Delhi NGO says state-run schools are denying poor children admission for want of Aadhaar card, violating RTE Act

A non-governmental organisation (NGO) in Delhi claimed it has identified more than 400 students who have been denied admission to state-run schools.

Kangkan Acharyya June 26, 2018 21:54:11 IST
Delhi NGO says state-run schools are denying poor children admission for want of Aadhaar card, violating RTE Act

A non-governmental organisation (NGO) in Delhi claimed it has identified more than 400 students who have been denied admission to state-run schools.

Ashok Agarwal, president, All India Parents Association, said the association recently organised camps across a hundred locations in Delhi to identify students whose admissions have been denied by Delhi government schools on the grounds of being unable to submit sufficient documents relating to their age, identity, address and bank accounts.

“We have been receiving complaints that many government schools are denying admission to students on the grounds of not being able to submit sufficient documents. This act is a violation of the Right To Education Act, which mandates that admission to schools cannot be rejected on any grounds,” Agarwal added.

As per Section 13(1) of the Right of Children to Free and Compulsory Education Act 2009 (RTE), while the admissions process is on, no school or person shall subject the child or his/her parents to any screening procedure. The NGO launched a statewide campaign to gather information about students denied admission.

Speaking about the campaign, which has been christened ‘School FIR Camp’, he said, “We appealed to lawyers, teachers, law students to work as volunteers and distribute hand bills appealing to inform us of their grievances. We also held temporary camps in more than 100 localities.”

Delhi NGO says staterun schools are denying poor children admission for want of Aadhaar card violating RTE Act

Representational image.

“It was the first camp of this sort and the success was overwhelming. We are also going to hold such camps in July. The number of students deprived of education may run into thousands,” he said.

He added that after completing the identification process, the NGO would move the Delhi High Court and seek that it instruct the government to admit these students left out in the cold.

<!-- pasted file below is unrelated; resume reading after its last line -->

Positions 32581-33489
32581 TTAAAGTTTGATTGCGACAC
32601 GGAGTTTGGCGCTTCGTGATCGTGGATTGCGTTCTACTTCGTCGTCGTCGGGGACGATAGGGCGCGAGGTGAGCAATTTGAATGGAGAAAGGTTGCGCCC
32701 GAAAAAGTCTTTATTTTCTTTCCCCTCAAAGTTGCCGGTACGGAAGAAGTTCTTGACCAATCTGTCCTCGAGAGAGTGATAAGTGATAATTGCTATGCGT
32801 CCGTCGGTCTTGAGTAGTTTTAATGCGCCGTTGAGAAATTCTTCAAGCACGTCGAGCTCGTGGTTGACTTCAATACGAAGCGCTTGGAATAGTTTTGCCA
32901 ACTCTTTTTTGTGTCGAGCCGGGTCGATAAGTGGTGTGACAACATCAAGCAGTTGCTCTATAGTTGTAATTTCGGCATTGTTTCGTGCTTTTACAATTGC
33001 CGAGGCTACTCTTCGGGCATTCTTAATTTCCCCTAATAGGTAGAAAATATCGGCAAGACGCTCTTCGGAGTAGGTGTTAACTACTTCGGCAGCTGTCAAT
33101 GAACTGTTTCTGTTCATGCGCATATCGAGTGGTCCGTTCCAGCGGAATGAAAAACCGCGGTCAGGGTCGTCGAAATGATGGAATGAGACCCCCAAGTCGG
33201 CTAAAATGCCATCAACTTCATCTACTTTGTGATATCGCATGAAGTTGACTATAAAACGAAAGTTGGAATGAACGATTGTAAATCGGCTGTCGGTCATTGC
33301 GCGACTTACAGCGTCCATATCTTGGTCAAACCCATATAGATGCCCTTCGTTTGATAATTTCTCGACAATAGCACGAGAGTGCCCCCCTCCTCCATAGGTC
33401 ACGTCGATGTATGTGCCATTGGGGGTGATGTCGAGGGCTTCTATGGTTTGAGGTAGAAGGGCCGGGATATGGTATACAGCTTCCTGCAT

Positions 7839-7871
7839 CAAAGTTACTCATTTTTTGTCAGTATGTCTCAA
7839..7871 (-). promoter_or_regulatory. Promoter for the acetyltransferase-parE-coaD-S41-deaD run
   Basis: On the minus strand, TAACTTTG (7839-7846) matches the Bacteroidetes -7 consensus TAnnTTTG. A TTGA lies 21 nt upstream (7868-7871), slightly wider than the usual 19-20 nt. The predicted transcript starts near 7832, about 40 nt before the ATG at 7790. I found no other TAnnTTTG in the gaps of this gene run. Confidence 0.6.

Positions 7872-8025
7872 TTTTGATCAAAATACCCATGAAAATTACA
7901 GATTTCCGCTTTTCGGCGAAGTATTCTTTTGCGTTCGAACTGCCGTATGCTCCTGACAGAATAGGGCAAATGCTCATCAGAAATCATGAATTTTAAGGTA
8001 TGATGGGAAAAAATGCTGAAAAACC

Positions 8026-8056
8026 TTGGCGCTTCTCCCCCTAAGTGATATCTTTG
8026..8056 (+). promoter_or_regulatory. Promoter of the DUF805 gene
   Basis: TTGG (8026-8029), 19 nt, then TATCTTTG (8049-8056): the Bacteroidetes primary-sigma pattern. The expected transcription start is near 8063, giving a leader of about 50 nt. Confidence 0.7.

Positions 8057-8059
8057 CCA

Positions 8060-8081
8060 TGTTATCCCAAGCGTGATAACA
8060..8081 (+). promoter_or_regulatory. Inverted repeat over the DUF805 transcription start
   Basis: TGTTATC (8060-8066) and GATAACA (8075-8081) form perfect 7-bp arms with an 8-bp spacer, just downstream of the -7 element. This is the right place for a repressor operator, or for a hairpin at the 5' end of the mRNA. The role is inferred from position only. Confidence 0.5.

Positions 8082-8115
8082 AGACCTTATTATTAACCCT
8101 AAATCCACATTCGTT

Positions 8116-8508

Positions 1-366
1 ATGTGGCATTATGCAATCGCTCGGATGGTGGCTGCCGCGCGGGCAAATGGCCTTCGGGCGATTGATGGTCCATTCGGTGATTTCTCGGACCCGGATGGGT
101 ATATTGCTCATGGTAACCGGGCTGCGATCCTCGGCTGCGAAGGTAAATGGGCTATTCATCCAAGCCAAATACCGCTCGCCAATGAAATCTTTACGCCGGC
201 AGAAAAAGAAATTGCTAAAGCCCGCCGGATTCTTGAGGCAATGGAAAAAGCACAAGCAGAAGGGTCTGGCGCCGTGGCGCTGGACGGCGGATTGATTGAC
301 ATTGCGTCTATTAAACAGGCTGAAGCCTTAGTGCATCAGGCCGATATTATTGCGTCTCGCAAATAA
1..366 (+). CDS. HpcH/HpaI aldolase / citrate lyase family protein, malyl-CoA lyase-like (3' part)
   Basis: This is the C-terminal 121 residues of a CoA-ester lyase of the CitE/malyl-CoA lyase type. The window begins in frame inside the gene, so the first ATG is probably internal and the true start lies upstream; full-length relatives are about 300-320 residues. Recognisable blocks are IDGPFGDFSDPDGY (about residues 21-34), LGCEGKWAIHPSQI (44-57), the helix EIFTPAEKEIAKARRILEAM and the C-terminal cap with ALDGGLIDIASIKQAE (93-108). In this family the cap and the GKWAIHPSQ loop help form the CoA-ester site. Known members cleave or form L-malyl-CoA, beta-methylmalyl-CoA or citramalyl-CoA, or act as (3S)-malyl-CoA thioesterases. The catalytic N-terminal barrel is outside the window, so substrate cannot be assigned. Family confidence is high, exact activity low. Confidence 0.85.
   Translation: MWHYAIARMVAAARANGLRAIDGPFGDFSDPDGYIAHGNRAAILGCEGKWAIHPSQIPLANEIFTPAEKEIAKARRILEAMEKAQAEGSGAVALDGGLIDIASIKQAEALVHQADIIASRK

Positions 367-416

As per the guidelines followed by the Delhi government, students are required to submit their Aadhaar card, address proof and bank account. "How can the government expect a poor child who does not even have a proper roof over his head to have address proof?" Agarwal asked. Significantly, to open a bank account and to apply for an Aadhaar card, an address proof is needed. A child not having address proof is unlikely to have an Aadhaar card or a bank account.

However, Shashi Kant Singh, principal of a co-ed school in Delhi, said the Aadhaar card is mandatory because many students receive money under government schemes in their bank accounts.

“If a student does not have his Aadhaar-linked bank account, how can one ensure that he does not have his name enrolled in another school and is drawing the same benefits?” he asked. He added that there are 11 schemes, including scholarship for minorities, under which students get money from government.

“I've come across many incidents where students having Aadhaar cards do not wish to disclose it as they are already admitted in other schools,” he added. But he said there are also instances where students cannot submit the required documents for admission for genuine reasons.

“In such cases, we check the available documents and write to the authorities to issue an Aadhaar card. In cases where minimum required documents are also not available, we accept Aadhaar card of a close relative or even that of the landlord and then link that number to his account. But I agree that many schools may not be making that much of an effort which may result in further difficulties for students seeking admissions,” he added.

Admissions to Delhi government schools from Class VI are on and likely to continue till 30 June. Agarwal said the problems aren't just limited to Class VI. “Many students in other classes are also facing problems due to the Delhi government's admission rules, which violate the Right to Education Act.”

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